I’ve tried to save a tree this last couple of weeks—a Western Red Cedar tree whose only fault is to be leaning less than 10% towards my neighbor’s house, but fear seems to take over our lives so easily, and I’m afraid the tree will be cut down, as much as my neighbor’s fear of it falling. There is nothing wrong with the tree—no disease or root rot—it just leans. You know how many trees lean in this beautiful town of trees? It doesn’t matter. The fear that is already rampant in the world about almost everything else, has taken over even down to the simplest fear—“it leans, it might fall on the house”. The tree has probably been there for at least 50 years, so far, and has self-corrected. Nature always seeks balance, like water its own level, and this tree certainly has given it a good effort. I told him, “I am speaking as a tree person” and he replied with “so am I…” Huh? Not really, man, or you wouldn’t be so quick to want it down! Just as we are related to other animals on this planet, so too are we related to plants, and to the biggest of plants—trees. The book by Rutherford Platt, entitled, “The Great American Forest”, written in 1965 was the most incredible book about trees and forests and all that goes on with the lives of both every day. My mother, who was a definite tree person, also, lent me this book, which I never gave back because it was so good! In the chapter “River of Sap” a very startling statement gave me a clue to our relationship with trees. “Chemistry, probing the wonder of chlorophyll, stumbled over a fascinating fact that may reveal an evolutionary kinship between trees and human beings. If the single atom of magnesium is detached from the chlorophyll molecule and an atom of iron is put in its place, the same numbers of atoms and their arrangement become a molecule of red blood.” It would be like cutting down a human relative, because they aren’t perfect…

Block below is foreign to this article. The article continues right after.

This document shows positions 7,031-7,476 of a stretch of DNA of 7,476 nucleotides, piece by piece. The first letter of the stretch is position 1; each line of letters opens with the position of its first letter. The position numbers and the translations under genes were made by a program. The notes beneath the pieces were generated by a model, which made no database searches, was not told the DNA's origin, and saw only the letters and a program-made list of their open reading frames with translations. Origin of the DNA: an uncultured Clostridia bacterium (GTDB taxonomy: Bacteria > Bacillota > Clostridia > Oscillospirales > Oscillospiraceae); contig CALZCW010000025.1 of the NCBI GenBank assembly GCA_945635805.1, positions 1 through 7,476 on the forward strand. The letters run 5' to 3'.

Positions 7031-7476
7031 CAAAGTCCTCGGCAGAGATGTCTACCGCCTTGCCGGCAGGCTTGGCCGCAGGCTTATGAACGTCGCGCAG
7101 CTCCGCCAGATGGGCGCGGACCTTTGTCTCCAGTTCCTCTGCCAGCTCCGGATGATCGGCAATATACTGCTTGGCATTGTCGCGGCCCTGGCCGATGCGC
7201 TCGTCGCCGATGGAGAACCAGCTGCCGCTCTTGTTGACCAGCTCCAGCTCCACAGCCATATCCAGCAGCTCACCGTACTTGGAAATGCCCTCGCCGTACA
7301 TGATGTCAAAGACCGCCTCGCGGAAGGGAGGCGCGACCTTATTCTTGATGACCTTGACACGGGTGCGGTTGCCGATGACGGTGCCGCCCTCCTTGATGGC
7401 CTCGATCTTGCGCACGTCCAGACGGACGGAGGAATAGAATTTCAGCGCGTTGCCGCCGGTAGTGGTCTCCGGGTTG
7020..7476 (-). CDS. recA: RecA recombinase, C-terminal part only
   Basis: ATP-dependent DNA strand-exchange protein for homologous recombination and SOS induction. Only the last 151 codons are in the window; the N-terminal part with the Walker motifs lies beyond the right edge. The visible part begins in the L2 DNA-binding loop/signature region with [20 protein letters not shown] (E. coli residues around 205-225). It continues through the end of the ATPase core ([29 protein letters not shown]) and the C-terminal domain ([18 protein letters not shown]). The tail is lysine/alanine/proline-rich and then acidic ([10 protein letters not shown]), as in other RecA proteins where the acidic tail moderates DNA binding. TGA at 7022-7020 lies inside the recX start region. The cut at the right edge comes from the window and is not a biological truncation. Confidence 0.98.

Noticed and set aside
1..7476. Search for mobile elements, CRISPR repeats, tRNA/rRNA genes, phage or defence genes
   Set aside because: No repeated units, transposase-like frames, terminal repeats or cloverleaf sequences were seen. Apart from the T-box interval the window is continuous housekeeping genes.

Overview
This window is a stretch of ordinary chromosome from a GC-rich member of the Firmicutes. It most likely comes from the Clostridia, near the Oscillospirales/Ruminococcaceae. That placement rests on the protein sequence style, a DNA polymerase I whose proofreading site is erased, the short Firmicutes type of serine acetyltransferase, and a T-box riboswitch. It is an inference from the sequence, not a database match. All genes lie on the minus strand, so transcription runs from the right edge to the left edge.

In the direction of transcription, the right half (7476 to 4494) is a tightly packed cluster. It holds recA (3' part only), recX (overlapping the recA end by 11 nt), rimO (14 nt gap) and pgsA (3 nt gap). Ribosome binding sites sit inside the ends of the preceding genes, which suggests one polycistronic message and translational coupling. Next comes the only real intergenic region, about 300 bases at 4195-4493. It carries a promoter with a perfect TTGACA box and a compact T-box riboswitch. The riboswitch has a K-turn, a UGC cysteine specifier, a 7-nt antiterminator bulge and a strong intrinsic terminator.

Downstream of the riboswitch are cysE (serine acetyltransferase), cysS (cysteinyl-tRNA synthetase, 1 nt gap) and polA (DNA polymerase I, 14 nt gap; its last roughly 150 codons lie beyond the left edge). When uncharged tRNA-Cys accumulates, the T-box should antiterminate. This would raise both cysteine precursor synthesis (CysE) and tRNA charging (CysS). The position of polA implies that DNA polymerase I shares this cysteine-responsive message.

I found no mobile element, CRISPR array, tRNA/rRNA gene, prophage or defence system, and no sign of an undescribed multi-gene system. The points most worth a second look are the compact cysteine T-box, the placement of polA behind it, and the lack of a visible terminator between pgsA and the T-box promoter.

I have help in this very small tussle with the council who decides, after facts are presented, the fate of this tree. A former Tree commissioner and a current one both very much tree people, have been encouraging me and guiding me, as well as doing their own things for the tree.
I am remembering the time I was actually able to save a life, after years of working in hospitals, trying to save lives ad rarely succeeding. I had finished working a night shift at a hospital in Colorado and was cruising along through the canyon along the Arkansas River, when up ahead I noticed a car going really slow and some women out on the road. So I pulled over onto the side of the road and got out to ask the women what was going on. They pointed to a small dog (Chihuahua mix) up ahead running along the road and said they couldn’t catch it and were afraid it’d get hurt. Something happened and my adrenaline kicked in— I knew exactly what to do. I immediately ran back to my truck, grabbed a towel from the back seat, then ran after the dog who growled, trying to snap at me, so I threw the towel over it (a perfect shot!) and then was able to grab it and hold it. I took it to the car of women and a couple of kids, and handed the scared little dog to them. They were very grateful, and the dog looked like she was feeling safe. I went back to my truck after saying goodbye and sat for a moment to catch my breath—then I cried. All the way home I was high on the adrenaline, crying intermittently and awed by the experience—the one and only time I felt I had ever truly been able to save a life.
This beautiful, tall, Red Cedar tree across the street, however, can only be saved by the owner. No matter what I say or do I’ve done what I could, but his fear has taken over–and I’m no Dot Fisher-Smith chaining myself to the logging truck in order to save the tree!
I cannot bring back memory to someone with memory issues, nor life back to stiff and worn out human limbs. The limbs of this tree hold nests and food supplies and shelter for our feathered companions, not to mention shade and cooling for the human in the house. I so wish I had more pull, more authority— a towel I could throw over the head of the scared, who would cut down a beautiful tree, or the elderly patients with problems in their memory and with those who are considered at risk for “falling…”